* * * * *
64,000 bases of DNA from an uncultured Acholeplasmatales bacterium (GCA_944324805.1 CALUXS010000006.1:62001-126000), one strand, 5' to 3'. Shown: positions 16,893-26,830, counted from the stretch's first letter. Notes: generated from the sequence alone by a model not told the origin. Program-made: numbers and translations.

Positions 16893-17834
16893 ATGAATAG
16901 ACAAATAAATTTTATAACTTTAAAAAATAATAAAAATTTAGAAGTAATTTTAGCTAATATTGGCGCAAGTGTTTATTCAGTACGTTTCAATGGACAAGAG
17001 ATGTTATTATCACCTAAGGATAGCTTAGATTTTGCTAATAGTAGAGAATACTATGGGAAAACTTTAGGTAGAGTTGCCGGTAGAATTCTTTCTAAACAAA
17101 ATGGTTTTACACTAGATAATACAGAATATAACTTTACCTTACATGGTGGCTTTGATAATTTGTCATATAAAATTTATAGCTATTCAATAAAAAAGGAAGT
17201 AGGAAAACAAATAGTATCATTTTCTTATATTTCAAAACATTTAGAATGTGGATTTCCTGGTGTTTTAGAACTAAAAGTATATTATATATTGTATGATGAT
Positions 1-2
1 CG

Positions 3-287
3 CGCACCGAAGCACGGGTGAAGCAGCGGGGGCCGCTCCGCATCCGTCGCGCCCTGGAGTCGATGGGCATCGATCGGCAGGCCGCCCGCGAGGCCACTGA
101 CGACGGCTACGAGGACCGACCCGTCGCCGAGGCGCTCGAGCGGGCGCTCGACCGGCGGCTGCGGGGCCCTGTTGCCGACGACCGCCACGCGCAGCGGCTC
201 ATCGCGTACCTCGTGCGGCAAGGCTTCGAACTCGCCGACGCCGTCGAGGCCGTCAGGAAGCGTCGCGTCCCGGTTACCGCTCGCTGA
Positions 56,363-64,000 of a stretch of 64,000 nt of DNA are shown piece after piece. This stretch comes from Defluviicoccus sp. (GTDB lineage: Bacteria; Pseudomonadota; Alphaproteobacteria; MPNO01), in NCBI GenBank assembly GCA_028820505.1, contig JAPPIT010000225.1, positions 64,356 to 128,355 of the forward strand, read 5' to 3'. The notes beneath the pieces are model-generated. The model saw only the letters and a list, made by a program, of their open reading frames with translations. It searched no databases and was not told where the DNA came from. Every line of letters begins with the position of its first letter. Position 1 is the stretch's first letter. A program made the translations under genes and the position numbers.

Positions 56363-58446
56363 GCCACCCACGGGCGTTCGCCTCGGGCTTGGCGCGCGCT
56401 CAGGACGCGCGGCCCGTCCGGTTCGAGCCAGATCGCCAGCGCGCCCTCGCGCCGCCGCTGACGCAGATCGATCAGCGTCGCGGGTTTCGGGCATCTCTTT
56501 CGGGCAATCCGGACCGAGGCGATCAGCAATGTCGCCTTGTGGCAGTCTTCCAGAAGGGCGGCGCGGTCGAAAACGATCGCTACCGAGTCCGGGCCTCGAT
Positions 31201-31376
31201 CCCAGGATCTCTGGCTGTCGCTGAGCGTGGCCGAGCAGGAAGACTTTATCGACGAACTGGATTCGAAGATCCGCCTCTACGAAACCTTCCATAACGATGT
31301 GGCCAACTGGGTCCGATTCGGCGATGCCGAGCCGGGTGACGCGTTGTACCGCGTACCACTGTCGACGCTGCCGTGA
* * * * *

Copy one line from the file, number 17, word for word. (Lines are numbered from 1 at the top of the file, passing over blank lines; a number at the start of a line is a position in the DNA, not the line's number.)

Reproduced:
56401 CAGGACGCGCGGCCCGTCCGGTTCGAGCCAGATCGCCAGCGCGCCCTCGCGCCGCCGCTGACGCAGATCGATCAGCGTCGCGGGTTTCGGGCATCTCTTT